Hanging Wall Tiles The Fool Proof Way

The first essential for successful tiling is to make sure that the walls are scrupulously clean, firm and dry, and that all traces of cleansing detergent are washed off. If the adhesive you use — the one recommended by the tile manufacturer — is applied to a powdery surface it will stick to the loose parts and eventually come away with them. Grease may upset the formulation of the adhesive, and so will detergent mixed with grease.

Although you should fill cracks and depressions with cellulose filler to achieve a level surface, it is possible to tile over a slightly uneven surface, such as that presented by an unplastered brick wall, by using Nic-O-Bond Thikbed which, as its name implies, spreads on in an extra thick coating.

As angles and levels of houses are seldom true, never rely upon floor, skirting board or top of bath for your horizontals, nor wall corners for your verticals. Use spirit level and plumb-bob.

Hanging Wall Tiles

Determine the lowest part of the wall by running the spirit level quickly round the floor perimeter or top of skirting board. Place the bottom edge of a tile on this spot and mark its upper edge with pencil. Remove the tile and place a long, perfectly straight batten with its top edge coinciding with this mark. Stand a spirit level on it to check that it is horizontal and rough-nail it to the wall.

Where tiling is to continue all round the room, nail similar battens to line up with the first one, checking each with a spirit level. The last batten should now meet the first one dead on. It is worthwhile taking care over this preliminary work. If you do not have sufficient battens, a pencil line around the room will do; but laying the first row of tiles will not be quite so easy. If there is an awkward corner to negotiate use a lath and, with a tile as the unit of measurement, mark it off throughout its length. You can then push the lath this way and that to decide which arrangement gives the best effect.

Now find the dead centre of one wall and place a tile over it. Rub chalk on the string of a plumb-bob and drop it so that it lines up with either the right or the left side of the tile. Then, holding the bob with one hand, twang the string to leave a mark on the wall — as you would do when hanging wallpaper.

Using a serrated spreader, spread adhesive to a thickness of 1.5 or 2 mm, for about 450 mm (18 in) on either side of the mark and about 1 m (3 ft) up. Press the first tile firmly on to the wall against the perpendicular mark, with base resting on the batten. Do not slide it into position or you will disturb the adhesive.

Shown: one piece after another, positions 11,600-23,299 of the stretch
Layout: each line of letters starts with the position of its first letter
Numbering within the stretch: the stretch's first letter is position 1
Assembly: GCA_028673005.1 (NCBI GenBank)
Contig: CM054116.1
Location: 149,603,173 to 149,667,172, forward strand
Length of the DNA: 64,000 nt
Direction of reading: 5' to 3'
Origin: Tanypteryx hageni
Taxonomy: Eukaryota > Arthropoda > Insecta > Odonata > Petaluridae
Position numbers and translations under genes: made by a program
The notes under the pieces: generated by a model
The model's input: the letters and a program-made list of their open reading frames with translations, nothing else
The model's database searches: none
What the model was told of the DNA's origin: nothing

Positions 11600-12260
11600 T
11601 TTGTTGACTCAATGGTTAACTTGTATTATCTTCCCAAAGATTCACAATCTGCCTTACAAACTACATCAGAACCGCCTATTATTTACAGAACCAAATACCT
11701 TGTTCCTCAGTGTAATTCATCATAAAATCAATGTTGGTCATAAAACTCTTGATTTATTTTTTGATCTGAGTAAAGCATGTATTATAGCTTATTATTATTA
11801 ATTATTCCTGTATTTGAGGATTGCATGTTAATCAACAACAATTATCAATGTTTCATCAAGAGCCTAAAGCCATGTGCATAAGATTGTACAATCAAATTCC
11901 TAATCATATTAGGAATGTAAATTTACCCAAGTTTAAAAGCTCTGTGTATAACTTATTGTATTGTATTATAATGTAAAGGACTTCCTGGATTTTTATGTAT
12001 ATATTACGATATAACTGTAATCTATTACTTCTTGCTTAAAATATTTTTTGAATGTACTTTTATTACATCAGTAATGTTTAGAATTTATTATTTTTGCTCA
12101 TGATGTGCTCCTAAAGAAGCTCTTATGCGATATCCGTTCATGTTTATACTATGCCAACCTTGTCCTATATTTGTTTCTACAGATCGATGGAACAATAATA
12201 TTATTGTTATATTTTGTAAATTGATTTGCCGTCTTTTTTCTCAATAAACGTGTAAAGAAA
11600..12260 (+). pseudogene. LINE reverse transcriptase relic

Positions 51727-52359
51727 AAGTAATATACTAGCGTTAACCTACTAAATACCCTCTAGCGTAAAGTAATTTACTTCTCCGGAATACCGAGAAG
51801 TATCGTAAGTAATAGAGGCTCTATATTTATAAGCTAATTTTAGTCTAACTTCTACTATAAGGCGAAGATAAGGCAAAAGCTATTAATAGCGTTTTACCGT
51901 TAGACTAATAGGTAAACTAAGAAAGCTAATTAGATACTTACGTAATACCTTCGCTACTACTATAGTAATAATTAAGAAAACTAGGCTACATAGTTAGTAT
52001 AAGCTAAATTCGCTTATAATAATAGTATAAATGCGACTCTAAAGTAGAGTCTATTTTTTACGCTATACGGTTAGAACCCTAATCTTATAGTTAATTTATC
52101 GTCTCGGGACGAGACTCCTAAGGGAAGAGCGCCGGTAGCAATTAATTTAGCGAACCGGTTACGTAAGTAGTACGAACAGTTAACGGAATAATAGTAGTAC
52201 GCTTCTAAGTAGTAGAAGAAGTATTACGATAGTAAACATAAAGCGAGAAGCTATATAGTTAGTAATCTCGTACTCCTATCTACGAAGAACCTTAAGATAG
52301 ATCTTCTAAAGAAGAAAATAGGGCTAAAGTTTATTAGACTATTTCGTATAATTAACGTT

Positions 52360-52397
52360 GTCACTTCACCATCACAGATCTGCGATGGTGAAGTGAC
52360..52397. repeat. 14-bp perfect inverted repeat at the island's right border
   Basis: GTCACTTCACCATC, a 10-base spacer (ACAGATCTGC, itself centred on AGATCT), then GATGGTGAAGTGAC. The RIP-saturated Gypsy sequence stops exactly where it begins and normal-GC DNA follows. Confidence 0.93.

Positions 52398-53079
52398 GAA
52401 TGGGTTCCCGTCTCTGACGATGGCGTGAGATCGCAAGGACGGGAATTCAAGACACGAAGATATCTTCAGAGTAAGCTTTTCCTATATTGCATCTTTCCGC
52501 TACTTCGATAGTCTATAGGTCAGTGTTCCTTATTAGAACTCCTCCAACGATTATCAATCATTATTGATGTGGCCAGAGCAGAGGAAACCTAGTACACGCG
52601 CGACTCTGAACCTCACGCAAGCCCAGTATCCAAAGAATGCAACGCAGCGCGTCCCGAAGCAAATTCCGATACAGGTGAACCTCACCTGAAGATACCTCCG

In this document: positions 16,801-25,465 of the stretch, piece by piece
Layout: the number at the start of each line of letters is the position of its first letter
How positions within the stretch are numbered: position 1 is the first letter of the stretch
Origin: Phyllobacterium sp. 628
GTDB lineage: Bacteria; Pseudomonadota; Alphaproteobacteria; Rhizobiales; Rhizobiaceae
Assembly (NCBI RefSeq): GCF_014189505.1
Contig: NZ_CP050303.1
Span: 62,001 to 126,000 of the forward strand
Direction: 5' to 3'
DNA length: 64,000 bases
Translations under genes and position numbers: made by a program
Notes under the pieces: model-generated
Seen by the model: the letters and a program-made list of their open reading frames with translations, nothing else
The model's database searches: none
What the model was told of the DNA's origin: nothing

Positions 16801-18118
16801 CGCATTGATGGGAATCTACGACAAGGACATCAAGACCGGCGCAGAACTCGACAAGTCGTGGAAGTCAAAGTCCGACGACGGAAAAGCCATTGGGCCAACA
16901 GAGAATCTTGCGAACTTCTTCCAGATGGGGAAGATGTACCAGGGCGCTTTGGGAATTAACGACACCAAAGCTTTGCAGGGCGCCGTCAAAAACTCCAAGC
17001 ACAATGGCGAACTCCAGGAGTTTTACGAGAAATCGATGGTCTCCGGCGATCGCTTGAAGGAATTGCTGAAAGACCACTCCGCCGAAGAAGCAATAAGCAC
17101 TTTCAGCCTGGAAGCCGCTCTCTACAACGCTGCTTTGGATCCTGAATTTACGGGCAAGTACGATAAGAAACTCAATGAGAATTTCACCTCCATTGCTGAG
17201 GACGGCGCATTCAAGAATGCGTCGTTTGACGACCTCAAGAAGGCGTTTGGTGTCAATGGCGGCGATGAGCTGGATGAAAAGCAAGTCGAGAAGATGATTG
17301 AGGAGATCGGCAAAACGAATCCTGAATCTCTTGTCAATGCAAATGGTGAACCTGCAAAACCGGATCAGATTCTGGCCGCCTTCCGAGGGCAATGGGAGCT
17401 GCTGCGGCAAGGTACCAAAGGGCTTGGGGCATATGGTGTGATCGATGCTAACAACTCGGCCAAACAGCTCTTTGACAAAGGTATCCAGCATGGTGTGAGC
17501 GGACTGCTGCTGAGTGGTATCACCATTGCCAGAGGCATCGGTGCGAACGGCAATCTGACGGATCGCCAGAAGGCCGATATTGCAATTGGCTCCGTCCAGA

Continue tiling in this way, working upwards and outwards, and checking for evenness with a straight edge from time to time. Leave the corners (which will show an equidistant gap) and also the bottom row (below the batten) until last.

Remove the batten the following day and finish corners and bottom row, this time spreading the adhesive on the back of the tiles rather than on the wall which, owing to the narrow space now exposed, will be difficult to reach. Some of the bottom tiles may have to be cut to fit.

To cut a tile, score the surface with a cold steel blade or tile scriber, place it over a matchstick, press down evenly and firmly and it will snap. Use pliers or a tile cutter to cut corners out of tiles intended for awkward places or to fit round pipes. Score at the unwanted part first and then snip off a little at a time. Tiles cut for internal corners are best mitred to an angle of 45 degrees by rubbing their edges on emery cloth.

If your tiles have no spacer lugs use a piece of thin card to give the necessary tolerance.

Support the tiling, stuck on to a soffit above a window or door, with a piece of plywood jammed into position over wooden uprights until the adhesive has set.

It remains to grout the joins; and for this you will have to buy a packet of grouting powder. Mix according to the maker’s instructions and rub it on with a sponge. Now ‘point’ with a thin stick with a rounded end, and polish off surplus with a dry cloth. You can get coloured grouts. White becomes dirty-looking, but it can be kept clean for longer if it is brushed over with a silicone damp-proofing solution when dry. Brush tiles as well and then wipe their glossy surface clean.

Calculate how many tiles are required and generally plan the work in advance.

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